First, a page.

Sex Talk

Do lesbians need to worry about sexually transmitted infections?

Dr Tlaleng Mofokeng answers your sex questions

22 July 2018 - 00:00
There is a common misconception that women having sex with women are not at risk of sexually transmitted infections.
There is a common misconception that women having sex with women are not at risk of sexually transmitted infections.
Image: 123RF/rawpixel

Q. Do lesbians have to worry about getting sexually transmitted infections (STIs)?

A. Individual health and sexual health outcomes are shaped by many factors, not just sexual orientation: sexual practices, family history, age and socioeconomic status.

There is a common misconception that women having sex with women are not at risk of STIs.

The human papillomavirus, bacterial vaginosis, human immunodeficiency virus and trichomoniasis also spread between women. Sexual activity involving finger-vaginal or finger-anal contact, shared penetrative sex toys and oral sex can all spread infections.

Sexual activity involving finger-vaginal contact and oral sex can spread infections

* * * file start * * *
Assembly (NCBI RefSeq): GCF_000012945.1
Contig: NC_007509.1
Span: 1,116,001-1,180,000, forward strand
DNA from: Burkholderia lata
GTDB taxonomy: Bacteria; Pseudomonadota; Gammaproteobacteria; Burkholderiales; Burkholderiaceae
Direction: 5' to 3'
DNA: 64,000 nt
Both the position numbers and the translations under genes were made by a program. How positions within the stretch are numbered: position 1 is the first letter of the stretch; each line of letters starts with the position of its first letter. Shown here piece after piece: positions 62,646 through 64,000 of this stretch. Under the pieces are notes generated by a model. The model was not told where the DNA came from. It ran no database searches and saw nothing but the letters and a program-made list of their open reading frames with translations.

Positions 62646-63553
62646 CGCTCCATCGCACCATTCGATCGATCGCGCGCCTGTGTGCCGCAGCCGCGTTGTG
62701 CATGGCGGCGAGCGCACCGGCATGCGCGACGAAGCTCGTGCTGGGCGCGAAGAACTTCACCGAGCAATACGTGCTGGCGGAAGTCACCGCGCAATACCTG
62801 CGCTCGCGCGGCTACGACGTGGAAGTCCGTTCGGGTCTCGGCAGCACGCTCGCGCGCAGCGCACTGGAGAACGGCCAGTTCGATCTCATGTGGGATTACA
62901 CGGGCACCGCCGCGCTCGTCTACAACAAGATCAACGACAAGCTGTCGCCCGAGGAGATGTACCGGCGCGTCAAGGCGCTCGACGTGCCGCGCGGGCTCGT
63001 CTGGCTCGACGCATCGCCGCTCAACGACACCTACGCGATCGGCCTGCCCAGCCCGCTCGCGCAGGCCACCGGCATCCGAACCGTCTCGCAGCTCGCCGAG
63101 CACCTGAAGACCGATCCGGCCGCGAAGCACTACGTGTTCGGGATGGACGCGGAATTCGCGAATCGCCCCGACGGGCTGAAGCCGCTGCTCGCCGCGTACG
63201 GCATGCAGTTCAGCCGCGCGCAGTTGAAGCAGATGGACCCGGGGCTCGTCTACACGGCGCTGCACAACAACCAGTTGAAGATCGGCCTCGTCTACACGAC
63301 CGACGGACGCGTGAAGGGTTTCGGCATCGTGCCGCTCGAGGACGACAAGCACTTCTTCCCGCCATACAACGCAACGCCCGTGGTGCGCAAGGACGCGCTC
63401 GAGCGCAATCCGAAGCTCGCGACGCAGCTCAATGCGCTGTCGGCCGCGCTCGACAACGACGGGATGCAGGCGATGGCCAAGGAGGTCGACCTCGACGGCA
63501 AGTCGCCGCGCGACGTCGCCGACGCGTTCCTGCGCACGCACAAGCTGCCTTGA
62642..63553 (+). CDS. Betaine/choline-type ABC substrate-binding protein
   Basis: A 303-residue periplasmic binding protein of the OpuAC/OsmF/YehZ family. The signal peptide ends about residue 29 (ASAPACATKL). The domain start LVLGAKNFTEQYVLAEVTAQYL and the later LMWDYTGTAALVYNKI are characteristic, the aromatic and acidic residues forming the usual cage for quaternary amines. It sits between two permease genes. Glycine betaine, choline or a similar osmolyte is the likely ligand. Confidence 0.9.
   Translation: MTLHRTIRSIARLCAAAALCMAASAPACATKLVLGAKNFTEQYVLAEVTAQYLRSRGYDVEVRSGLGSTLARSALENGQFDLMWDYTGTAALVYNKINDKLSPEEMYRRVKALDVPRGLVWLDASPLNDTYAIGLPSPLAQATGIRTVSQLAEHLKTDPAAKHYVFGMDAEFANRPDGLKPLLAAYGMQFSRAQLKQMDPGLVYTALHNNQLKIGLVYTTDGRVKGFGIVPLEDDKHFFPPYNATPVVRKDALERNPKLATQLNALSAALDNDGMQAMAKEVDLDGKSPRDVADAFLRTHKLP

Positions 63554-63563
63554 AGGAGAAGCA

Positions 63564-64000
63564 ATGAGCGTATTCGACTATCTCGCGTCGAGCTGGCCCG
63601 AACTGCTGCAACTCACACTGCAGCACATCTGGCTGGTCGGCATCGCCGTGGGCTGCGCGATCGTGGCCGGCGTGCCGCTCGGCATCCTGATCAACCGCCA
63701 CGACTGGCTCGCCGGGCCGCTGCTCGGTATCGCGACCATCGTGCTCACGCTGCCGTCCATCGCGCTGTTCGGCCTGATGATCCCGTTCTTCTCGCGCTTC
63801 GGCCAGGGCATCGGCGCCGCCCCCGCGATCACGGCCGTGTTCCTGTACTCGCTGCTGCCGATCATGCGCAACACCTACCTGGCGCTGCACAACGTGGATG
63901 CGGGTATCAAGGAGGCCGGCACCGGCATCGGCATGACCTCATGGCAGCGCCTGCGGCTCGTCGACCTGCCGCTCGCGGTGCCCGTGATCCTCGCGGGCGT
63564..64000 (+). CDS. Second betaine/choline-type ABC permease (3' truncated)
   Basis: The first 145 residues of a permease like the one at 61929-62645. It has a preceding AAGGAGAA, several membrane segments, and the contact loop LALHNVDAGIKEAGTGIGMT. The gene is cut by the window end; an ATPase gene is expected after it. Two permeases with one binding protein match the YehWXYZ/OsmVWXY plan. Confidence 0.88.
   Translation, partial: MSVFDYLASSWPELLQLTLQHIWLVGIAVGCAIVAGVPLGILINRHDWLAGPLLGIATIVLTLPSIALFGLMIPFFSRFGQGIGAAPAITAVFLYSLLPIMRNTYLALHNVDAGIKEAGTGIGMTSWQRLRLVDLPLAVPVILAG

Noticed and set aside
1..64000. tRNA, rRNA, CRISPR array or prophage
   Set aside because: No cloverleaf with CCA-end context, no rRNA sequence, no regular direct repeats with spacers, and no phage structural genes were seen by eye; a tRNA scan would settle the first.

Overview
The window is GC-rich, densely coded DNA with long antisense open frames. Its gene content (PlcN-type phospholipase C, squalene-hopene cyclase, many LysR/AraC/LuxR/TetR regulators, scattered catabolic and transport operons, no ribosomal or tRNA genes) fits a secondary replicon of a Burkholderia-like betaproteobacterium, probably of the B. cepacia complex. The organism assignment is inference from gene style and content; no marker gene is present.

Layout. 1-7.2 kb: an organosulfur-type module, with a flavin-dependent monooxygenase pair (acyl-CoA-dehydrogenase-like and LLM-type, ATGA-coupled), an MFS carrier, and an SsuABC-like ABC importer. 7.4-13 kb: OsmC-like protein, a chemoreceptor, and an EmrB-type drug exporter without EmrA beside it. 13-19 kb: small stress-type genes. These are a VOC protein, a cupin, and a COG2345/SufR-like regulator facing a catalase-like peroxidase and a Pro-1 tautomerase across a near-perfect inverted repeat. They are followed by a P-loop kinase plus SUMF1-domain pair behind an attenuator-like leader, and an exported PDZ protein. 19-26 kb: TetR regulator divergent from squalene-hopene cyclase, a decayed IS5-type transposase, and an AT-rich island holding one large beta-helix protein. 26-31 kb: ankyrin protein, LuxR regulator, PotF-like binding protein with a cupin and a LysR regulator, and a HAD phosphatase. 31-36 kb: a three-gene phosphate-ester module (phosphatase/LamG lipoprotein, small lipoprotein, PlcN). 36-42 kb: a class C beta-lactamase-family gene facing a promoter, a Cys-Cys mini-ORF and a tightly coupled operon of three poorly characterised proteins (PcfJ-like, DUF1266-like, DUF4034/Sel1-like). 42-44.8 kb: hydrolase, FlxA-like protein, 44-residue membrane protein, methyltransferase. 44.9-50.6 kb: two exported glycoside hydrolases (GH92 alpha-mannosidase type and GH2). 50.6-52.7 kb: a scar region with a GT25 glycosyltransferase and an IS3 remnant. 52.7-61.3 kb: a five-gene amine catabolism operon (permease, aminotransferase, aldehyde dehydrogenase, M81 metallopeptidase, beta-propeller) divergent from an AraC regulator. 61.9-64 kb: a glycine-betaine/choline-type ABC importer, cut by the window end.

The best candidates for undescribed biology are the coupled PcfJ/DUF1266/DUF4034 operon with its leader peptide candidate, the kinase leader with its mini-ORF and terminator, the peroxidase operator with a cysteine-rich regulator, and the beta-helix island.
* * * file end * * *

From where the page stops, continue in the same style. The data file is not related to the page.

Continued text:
Some people may have been rejected or discriminated against by their family or community because of their sexual orientation, and as a result are at risk of depression and anxiety that may lead them to use coping mechanisms such as alcohol and smoking.

This means that when there is intimate partner violence or sexual abuse, it is difficult to share experiences or get help because you may not be "out". Those who have experienced violence may also feel unsafe to report this in case it leads to more violence, alienation and unreliable social support.

If you have a mental health concern, find a doctor who is compassionate and can advise you regarding your medical needs.

If you feel safe, let your healthcare provider know about your sexual orientation and get the relevant sexual health information.

During oral sex, use a dental dam, and during vaginal or anal penetration, use a latex glove. Wash sex toys with hot soapy water between uses or cover them with a fresh condom.

It is important to have routine screenings for blood pressure and cholesterol and breast and cervical cancer.

• Dr Tlaleng Mofokeng (MBChB), sexual and reproductive health practice, Disa Clinic, safersex.co.za.

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